Baltimore is the latest U.S. city to be hit with a ransomware attack, causing the majority of the city’s servers to be shut down unless bitcoins are paid to the hackers.
For the second time in just over a year, the city of Baltimore has been hit with a ransomware attack.
The city’s 911 dispatch system was the target of the first ransomware attack back in March 2018, but the city managed to keep the vital system up and running.
The current hack has caused the city government to shut down the majority of its servers to combat the spread of the ransomware.
Baltimore City core essential services (police, fire, EMS and 311) are still operational but it has been determined that the city’s network has been infected with a ransomware virus. City employees are working diligently to determine the source and extent of the infection.
— Mayor Bernard C. Jack Young (@mayorbcyoung) May 7, 2019
Not exactly stealing from the rich to give to the poor
The exact malware used in the attack has been identified as RobbinHood, which was the same malware used to attack the systems of Greenville, North Carolina, last month.
The hackers left a note on the city’s computers asking for 3 bitcoins to restore each of the affected systems.
This amounts to over US$17,600 per system, or the city could pony up 13 bitcoins (over US$76,000) to unlock every system.
The hackers have given city officials four days before the ransom amount increases and ten days before Baltimore loses the data forever.
Local reports say city workers are standing outside government buildings as they were told to turn off their computers and disconnect Ethernet cables.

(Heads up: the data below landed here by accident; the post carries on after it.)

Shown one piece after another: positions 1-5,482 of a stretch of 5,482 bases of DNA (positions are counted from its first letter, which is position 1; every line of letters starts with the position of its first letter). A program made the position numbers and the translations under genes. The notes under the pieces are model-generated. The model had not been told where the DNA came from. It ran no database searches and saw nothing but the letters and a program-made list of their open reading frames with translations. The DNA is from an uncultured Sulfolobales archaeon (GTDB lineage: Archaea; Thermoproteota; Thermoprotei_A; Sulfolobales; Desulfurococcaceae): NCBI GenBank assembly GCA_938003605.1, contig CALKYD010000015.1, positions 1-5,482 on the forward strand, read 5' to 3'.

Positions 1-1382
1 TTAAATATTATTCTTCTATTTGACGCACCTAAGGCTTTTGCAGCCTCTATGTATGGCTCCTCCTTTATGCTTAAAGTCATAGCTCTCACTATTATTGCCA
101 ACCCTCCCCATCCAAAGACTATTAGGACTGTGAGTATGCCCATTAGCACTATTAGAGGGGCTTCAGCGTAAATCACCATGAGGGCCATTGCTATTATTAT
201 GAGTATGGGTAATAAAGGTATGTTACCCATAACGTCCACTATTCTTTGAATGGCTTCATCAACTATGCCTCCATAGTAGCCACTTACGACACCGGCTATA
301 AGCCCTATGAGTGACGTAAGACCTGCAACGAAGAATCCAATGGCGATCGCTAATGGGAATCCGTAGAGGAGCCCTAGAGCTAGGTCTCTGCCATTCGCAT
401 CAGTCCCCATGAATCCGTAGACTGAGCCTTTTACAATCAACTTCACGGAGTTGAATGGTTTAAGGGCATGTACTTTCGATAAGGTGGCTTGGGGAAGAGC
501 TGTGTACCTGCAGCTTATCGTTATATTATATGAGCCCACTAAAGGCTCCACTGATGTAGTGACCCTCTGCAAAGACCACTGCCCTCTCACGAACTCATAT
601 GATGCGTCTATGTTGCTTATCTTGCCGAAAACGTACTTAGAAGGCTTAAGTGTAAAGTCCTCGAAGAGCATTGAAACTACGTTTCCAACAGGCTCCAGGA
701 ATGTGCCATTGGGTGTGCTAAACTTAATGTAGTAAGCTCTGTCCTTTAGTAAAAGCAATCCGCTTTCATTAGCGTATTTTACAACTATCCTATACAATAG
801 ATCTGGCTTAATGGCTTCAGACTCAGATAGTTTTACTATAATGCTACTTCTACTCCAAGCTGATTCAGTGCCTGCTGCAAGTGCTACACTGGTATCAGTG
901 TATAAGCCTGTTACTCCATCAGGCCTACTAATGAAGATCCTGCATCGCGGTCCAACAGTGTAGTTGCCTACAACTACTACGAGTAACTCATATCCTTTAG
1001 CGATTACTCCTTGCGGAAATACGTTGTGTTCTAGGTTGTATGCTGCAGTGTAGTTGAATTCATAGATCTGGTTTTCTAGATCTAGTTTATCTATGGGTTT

Employees of the City's Finance Department are out front of the Abel Wolman Municipal Building telling people that, due to the network outage, they can't conduct business or pay bills today with cash. Check and money orders only.
— BaltimoreDPW (@BaltimoreDPW) May 7, 2019
The result of the attack is that the city is unable to process payments, but the good news is that the most critical services are still up and running.
“Baltimore City core essential services (police, fire, EMS and 311) are still operational but it has been determined that the city’s network has been infected with a ransomware virus,” Mayor Bernard Young tweeted.
“City employees are working diligently to determine the source and extent of the infection,” he added.
City officials are reporting that it appears no personal data has left the system.
Baltimore not alone in being victimized
The city of Baltimore is not alone in being hit with a ransomware attack as the number of cities being victimized has grown over the years.
The San Francisco Municipal Transportation Agency was hit with such an attack on Black Friday in 2016.
The hackers demanded 100 bitcoins (US$73,000) for the restoration of train ticketing and bus management services, but the city was able to restore services after two days.
The city of Atlanta found its services crippled last year due to a ransomware attack.
The hackers demanded about US$50,000 in Bitcoin, but the city refused and actually spent US$2.6 million to get its systems back up and running.
The world of sports was impacted by ransomware in 2018 as the PGA of America was hit with an attack right before the PGA Championship, but the PGA refused to pay.
Greenville, North Carolina, was hit with the RobbinHood ransomware last month, but the city has managed to restore some of the affected systems a few weeks after the attack.
Overall, ransomware attacks increased by 11% in 2018 as compared to 2017, and Beazley Breach Response Services reported that the average ransom demand was US$116,000.